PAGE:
Sam Schmidt and IndyCar beckon for Cheshire's Oli Webb
- 27 October 2011
- From the section Manchester
Cheshire's Oli Webb is well aware of the dangers of competitive motorsport.
Not only has he driven at increasingly higher levels for the past decade, but the 20-year-old was trackside in Las Vegas when British driver Dan Wheldon lost his life in a 15-car IndyCar pile-up.
In fact, he had not long finished racing on the same track himself when the accident happened.
But that experience, tragic as it was, has not stopped the 20-year-old returning to America to sign with Sam Schmidt Motorsports, the same team Wheldon drove for.
Not that he is about to forget the horror of the day though.
"It was a bit of a freak accident," he said.
"I was there with Sam (Schmidt, the team owner) and Dan before he got in the car, as I was in Vegas racing in the Indy Lights series.
"It was quite an upsetting weekend but we've got to understand that that happens in this sport and in others.
"When I get in the car, as soon as I put that right pedal down, I stop thinking about that sort of thing."
'America's version of F1'
Starting with karting when he was 10, which he said was "fairly old compared to some people - Lewis Hamilton started at six", he has spent a decade racing cars.
Most recently, he took third in the British Formula 3 International Series, a level of racing just below the main undercard event of Formula One, GP2.
Despite offers from Formula One though, Oli has decided to move across the Atlantic and join IndyCar.
He said that while there were differences between the disciplines, they are basically the same sport.
"IndyCar is America's version of F1," he said.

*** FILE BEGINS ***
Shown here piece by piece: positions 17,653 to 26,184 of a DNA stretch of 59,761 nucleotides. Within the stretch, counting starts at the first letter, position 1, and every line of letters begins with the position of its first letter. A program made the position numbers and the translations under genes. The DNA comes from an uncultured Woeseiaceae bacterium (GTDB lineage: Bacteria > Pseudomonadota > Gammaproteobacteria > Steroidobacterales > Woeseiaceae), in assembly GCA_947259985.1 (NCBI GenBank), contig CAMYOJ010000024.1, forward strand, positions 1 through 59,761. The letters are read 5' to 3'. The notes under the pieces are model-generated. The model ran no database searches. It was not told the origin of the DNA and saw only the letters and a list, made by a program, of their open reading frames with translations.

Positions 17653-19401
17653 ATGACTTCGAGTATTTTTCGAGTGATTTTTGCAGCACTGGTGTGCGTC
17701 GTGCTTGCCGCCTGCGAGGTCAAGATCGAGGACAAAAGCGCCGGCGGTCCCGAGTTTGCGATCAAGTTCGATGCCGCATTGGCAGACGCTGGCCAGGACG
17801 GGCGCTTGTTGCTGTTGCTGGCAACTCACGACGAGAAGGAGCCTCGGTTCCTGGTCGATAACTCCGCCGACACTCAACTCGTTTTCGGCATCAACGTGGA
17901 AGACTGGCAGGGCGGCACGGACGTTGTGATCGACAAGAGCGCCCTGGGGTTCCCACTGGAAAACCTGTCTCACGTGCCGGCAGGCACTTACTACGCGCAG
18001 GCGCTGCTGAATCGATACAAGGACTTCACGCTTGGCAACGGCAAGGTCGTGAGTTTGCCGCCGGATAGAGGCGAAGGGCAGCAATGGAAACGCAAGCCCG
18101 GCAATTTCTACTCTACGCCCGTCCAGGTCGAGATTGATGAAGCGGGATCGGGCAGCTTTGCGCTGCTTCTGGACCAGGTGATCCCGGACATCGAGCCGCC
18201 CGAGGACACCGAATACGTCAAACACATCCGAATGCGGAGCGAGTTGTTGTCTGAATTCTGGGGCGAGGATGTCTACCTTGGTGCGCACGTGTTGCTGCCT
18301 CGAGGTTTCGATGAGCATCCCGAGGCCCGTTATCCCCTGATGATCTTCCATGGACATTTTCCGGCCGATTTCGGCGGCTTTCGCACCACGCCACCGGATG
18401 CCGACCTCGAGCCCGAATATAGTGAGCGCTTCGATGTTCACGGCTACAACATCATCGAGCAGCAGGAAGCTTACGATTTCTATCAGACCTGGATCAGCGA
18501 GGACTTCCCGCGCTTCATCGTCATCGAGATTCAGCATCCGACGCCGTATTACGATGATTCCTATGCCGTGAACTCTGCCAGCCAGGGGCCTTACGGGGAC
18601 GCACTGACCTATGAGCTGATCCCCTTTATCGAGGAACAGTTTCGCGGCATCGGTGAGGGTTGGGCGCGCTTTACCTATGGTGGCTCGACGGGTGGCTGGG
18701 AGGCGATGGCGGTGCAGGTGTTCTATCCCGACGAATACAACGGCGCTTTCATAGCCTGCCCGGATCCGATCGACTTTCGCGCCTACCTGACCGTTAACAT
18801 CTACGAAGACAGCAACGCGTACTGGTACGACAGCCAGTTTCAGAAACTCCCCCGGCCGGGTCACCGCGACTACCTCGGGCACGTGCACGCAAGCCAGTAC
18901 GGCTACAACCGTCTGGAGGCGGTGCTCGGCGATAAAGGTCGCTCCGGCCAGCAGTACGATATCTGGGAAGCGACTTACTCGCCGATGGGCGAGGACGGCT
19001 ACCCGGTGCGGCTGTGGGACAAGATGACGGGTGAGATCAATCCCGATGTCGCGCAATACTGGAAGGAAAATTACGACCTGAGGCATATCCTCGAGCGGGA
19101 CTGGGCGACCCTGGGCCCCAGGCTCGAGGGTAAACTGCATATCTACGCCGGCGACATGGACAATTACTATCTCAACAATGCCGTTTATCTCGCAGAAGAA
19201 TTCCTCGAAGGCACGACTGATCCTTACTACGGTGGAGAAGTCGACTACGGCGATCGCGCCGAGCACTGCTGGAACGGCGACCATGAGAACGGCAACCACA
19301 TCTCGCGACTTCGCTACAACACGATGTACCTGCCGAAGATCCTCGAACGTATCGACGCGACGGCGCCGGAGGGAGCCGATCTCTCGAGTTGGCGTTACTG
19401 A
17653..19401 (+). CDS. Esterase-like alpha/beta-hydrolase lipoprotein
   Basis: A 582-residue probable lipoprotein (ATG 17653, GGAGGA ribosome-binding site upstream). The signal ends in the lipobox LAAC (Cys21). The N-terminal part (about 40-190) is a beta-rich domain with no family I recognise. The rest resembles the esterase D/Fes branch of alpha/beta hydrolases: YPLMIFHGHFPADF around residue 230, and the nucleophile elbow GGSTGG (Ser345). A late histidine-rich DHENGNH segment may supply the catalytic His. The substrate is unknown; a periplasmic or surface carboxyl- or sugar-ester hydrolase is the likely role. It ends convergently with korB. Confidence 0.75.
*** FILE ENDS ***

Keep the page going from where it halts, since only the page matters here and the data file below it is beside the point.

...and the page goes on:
"For me, it's just always been about the speed and I want to be at the top of what I do, whether F1 or IndyCar."
He said he chose IndyCar because he took to it so well, though he may not initially be involved at the top.
"I'm either going into Indy Car straight away or taking a year of Indy Lights to gain funding and experience," he said.
"Indy Lights is the feeder series, doing 210mph round the naval, rather than 240mph.
"But the first time I ever got into the car - in Canada and without any testing - I got third, so I'm pretty confident."
He will need that confidence.
The issue of rookies, new drivers with little or no experience, has been cited as a reason for the danger in IndyCar by many, including Nigel Mansell, who Oli studied under and who raced in both versions himself.
Oli would be one of those rookies and at 20, he would also be the youngest driver in IndyCar.
He said that was exactly why the team was considering the season in Indy Lights.
"You need to get experience because you can get a career out there very quickly," he said.
"Going into Indy Lights may help eliminate those little mistakes that happen at that kind of speed and cause problems.
"It is a very dangerous sport, obviously, but ability does not come until you've had the practice."
Young or not, Oli Webb is determined to rise above the dangers of motorsport and put himself in the driving seat.